Governor Patrick recently signed legislation that made significant changes to the Criminal Offender Record Information (“CORI”) law.
Most importantly, starting November 4, 2010, it will be unlawful for all Massachusetts’ employers to request criminal offender record information or criminal history on the employer’s “initial written application,” including employers who are not CORI certified. The only exceptions to the new CORI reform legislation are for (1) positions for which a federal or state law or regulation disqualifies an applicant based on a conviction; or (2) employers who are subject to an obligation under a federal or state law or regulation prohibiting employment of persons who have been convicted. Although additional direction is needed from the legislature, the executive branch or the courts on some portions of the new statute, the consensus of opinion in the legal community is that the statute allows employers to continue to question applicants about felony and currently unprotected misdemeanor convictions during in-person interviews.
It is important to note that the CORI reform law does not change the employer’s ability to obtain a current or prospective employee’s criminal history from the Massachusetts’ Criminal History Systems Board as well as the Massachusetts District and Superior Courts.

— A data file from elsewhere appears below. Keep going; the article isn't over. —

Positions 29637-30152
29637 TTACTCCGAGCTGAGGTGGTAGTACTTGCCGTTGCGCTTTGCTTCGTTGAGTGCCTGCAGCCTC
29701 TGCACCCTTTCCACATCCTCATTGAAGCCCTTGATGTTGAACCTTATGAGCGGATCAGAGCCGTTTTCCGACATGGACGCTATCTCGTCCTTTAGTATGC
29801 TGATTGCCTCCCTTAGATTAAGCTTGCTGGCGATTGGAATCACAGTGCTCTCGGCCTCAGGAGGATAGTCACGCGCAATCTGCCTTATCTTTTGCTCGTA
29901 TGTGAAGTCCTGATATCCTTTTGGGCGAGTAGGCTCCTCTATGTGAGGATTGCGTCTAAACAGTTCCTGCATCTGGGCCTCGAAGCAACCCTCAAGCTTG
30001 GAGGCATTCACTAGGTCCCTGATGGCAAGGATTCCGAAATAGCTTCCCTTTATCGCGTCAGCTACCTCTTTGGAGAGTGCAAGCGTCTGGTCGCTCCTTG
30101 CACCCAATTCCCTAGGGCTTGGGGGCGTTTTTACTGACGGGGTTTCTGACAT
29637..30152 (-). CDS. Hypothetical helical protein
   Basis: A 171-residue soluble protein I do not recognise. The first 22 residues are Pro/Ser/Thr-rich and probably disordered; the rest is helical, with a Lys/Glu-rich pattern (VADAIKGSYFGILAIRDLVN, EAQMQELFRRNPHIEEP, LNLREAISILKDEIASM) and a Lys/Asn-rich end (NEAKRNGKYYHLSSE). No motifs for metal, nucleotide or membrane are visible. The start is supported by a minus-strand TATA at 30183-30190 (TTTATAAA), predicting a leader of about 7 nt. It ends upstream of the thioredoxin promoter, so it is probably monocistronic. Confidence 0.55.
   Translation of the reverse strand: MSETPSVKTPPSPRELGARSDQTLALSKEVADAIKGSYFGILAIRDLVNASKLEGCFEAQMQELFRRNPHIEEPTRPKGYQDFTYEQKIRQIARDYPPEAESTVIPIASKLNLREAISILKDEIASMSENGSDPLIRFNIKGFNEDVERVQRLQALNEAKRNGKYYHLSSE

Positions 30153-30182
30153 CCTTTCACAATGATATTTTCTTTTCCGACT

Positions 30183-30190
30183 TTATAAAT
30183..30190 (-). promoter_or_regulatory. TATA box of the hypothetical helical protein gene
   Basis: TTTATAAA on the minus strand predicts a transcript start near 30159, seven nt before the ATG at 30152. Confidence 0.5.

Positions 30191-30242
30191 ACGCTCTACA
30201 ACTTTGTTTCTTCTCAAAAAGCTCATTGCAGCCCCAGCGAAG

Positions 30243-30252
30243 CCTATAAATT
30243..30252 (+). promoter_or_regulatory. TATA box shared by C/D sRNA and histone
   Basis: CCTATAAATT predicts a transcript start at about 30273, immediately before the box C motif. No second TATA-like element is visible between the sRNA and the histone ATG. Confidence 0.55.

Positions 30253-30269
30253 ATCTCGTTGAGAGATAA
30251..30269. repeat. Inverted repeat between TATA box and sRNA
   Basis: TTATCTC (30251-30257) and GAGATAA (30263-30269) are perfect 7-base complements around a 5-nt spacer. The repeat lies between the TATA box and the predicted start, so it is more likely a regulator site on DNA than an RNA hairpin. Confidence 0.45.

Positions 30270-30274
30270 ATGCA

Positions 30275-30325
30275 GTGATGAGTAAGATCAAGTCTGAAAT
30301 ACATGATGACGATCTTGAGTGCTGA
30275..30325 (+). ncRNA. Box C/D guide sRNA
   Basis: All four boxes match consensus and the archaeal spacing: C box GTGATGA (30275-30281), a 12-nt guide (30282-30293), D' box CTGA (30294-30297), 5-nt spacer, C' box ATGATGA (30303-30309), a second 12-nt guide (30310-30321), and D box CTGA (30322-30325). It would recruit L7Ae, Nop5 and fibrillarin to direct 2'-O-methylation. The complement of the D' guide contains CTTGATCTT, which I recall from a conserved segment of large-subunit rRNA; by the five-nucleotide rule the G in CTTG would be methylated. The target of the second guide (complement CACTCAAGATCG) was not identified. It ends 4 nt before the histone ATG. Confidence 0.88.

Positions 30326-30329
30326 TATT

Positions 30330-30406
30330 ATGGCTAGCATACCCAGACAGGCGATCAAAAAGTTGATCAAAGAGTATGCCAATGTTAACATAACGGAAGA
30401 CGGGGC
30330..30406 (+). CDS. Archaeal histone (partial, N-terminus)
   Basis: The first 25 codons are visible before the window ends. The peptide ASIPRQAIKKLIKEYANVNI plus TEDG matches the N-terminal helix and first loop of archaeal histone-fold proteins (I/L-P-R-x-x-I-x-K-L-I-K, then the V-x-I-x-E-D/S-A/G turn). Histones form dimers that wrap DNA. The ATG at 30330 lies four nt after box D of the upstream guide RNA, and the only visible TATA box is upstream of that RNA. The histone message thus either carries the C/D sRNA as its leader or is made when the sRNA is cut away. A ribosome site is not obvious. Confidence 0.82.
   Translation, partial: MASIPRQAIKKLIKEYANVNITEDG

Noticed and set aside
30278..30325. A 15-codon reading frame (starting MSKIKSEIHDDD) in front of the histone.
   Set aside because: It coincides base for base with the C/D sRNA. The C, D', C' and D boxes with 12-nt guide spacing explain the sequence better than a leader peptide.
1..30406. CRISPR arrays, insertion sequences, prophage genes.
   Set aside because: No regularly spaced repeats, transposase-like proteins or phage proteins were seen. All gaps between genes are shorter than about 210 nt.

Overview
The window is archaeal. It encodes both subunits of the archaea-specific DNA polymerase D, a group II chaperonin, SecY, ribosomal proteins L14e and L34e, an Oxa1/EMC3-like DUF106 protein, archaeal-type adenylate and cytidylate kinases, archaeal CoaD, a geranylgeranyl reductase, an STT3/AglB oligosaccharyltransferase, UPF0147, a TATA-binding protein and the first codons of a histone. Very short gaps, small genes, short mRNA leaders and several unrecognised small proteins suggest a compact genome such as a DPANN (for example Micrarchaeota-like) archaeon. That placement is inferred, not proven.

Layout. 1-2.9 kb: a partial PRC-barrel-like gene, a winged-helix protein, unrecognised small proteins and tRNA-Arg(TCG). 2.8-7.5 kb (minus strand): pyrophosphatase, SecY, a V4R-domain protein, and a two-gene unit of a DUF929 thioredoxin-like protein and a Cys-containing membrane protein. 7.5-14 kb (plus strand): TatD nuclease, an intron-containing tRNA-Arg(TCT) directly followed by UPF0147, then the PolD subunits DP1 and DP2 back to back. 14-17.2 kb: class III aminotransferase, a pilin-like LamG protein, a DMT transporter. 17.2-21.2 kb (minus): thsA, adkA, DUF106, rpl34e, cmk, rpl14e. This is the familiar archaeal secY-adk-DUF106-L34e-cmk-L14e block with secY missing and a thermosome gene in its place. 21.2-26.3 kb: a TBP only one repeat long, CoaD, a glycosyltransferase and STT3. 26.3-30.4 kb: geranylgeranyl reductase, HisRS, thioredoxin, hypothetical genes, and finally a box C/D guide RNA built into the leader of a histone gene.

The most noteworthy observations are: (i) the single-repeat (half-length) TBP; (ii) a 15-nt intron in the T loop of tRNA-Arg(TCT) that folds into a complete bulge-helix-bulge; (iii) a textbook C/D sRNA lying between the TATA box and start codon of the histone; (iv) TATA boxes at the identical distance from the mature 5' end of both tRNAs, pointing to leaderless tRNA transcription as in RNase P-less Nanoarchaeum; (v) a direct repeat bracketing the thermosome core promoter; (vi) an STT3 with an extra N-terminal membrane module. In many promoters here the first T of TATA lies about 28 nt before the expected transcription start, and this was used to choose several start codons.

As a state-certified CORI agency, Creative Services has over 30 years of experience researching and reporting criminal records to our clients. We are committed to providing you with the highest level of service and education and we are available to answer your questions about what you can ask an applicant regarding his or her criminal convictions and the timing of those questions. If you would like further assistance, please contact us at our toll-free number 1-800-227-0002. Ask to speak with Kellie O’Shea, Client Services, extension 202, or Jack Nichols, Director and General Counsel, extension 211.
NOTE: This client alert should not be construed as legal advice or a legal opinion on any specific facts or circumstances. The contents are intended for general purposes only. You are urged to consult an attorney regarding your own situation and any legal questions you may have.